Friday, September 22, 2023
Web Desk

Oldest US federal judge slaps 'bully' colleagues with lawsuit after suspension over mental fitness

Judge Pauline Newman's lawyers claim her suspension is illegal while seeking review from committee overseeing judicial conduct

Web Desk
Federal Judge Pauline Newman. — X/@Law360
Federal Judge Pauline Newman. — X/@Law360

After being disallowed from hearing additional cases on the grounds of "mental fitness" by a group of her peers, the oldest serving US federal judge has clapped back with a federal lawsuit against her suspension.

Judge Pauline Newman, 96, appointed in 1985 by then-US president Ronald Reagan, has been suspended by her colleagues on the Federal Circuit's Judicial Council for alleged physical health frailty and failure to cooperate with an investigation into "reasonable concerns" about her mental fitness.

Newman claims Chief Judge Kimberly Moore told her she must take senior status which she said was "ridiculous."

After her suspension, Newman filed a federal lawsuit against her fellow judges in May, claiming: "I never had a heart attack, never fainted, wasn't hospitalised as Chief Judge Moore said, and apparently told all the judges on my court that I was disabled, not able to move around and not able to think straight."

During an interview with the New Civil Liberties Alliance — a nonpartisan nonprofit civil rights organisation — Newman, said she felt she "should not succumb or set a pattern of judicial colleagues to be able to bully, intimidate and force out a colleague they don't like."

The senior judge has stated that she is mentally and physically fit to continue her role and has obtained independent evaluations from two doctors.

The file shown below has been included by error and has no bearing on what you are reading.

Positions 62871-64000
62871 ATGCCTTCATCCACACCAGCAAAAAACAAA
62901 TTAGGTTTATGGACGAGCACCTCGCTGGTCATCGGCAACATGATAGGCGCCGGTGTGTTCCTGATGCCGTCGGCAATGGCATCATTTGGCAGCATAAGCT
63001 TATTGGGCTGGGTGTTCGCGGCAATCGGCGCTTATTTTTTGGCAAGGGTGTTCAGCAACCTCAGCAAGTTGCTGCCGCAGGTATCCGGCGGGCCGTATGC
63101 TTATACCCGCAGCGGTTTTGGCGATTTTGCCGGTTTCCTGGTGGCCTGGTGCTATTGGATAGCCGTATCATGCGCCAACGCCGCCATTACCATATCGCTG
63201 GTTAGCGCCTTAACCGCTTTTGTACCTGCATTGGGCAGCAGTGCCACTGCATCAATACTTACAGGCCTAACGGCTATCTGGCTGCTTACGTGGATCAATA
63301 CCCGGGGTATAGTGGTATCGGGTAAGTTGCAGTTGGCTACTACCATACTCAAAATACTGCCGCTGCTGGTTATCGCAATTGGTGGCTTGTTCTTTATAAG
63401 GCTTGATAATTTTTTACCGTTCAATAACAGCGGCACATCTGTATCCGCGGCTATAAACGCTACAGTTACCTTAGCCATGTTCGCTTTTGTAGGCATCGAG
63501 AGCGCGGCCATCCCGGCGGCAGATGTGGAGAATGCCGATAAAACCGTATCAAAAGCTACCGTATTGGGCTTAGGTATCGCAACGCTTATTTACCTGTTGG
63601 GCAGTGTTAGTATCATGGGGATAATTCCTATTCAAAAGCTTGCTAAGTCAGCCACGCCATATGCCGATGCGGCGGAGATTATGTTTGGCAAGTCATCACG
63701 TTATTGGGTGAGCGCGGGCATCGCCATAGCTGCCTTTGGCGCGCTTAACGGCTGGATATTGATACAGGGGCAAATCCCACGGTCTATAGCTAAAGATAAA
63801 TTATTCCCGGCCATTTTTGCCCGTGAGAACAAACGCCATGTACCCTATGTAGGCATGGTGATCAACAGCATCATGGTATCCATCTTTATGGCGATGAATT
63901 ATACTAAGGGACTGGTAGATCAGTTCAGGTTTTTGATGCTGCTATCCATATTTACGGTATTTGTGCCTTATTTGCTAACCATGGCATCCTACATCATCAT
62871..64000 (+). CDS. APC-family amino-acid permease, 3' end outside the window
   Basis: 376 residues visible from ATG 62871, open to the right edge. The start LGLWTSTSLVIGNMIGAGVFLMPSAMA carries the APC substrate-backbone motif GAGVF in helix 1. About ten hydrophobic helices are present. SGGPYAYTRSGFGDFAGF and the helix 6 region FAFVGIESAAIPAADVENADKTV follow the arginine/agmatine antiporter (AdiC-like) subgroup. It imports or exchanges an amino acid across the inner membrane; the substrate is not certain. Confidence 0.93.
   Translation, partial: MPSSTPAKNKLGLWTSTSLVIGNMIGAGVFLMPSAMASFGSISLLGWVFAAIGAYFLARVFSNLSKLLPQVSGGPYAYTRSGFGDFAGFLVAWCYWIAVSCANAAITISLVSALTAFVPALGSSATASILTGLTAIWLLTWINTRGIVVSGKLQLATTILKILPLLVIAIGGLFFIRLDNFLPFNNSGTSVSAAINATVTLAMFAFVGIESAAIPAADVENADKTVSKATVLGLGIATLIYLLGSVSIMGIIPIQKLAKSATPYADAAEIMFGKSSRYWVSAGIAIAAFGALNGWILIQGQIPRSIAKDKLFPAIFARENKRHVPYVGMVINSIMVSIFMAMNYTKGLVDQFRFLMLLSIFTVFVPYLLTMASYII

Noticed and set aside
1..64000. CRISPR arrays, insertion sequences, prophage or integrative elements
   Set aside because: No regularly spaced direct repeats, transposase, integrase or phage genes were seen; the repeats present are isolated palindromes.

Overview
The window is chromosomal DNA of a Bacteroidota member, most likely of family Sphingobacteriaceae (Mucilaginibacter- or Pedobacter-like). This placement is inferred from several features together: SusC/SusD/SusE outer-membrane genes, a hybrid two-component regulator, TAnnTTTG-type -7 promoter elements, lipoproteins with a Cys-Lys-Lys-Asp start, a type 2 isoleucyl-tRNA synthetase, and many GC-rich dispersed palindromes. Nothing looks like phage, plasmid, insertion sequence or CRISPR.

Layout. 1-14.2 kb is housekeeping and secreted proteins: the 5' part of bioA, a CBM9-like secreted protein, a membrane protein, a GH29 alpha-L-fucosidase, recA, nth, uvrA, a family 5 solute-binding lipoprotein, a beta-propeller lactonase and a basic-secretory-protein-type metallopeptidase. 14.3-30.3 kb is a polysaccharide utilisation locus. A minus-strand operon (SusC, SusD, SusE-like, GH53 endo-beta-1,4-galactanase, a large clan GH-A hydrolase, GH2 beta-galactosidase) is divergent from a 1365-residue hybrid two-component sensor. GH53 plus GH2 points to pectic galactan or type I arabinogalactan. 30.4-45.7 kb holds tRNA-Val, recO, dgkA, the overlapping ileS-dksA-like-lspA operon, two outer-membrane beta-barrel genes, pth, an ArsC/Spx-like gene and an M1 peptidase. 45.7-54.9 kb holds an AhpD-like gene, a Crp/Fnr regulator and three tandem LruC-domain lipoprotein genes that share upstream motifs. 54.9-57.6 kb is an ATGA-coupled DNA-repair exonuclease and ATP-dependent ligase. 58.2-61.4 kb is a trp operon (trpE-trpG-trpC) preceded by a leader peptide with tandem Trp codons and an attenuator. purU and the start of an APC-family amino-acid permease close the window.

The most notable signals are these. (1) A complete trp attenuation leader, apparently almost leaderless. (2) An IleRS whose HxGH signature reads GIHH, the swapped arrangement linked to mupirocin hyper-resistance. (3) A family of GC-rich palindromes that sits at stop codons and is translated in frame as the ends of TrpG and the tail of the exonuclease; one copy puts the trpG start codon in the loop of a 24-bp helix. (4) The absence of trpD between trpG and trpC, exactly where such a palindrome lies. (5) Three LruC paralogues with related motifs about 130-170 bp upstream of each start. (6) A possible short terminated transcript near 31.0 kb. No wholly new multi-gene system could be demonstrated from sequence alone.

She has expressed her frustration at her colleagues' decision to destroy her reputation and remove her opportunity to decide cases, stating that she cannot understand why they have decided to do so.

However, the Judicial Council says they reached their decision after conducting more than 20 interviews with court staff that highlighted "significant mental deterioration including memory loss, confusion, lack of comprehension, paranoia, anger, hostility, and severe agitation."

"Judge Newman has been having trouble recalling events, conversations, and information just days old and having trouble comprehending basic information that court staff communicate to her," the council wrote.

As federal judges are appointed for life and do not have to retire at any given age, lawyers for Newman claim her suspension is illegal and are seeking review from a committee overseeing judicial conduct.

According to Daily Mail, Newman's lawyers argue that the committee could have investigated the allegations earlier, but Chief Judge Moore and her committee have focused on keeping Newman "off the bench through raw power, without statutory requirements, constitutional limits, due process, conflict of interest rules, or fairness."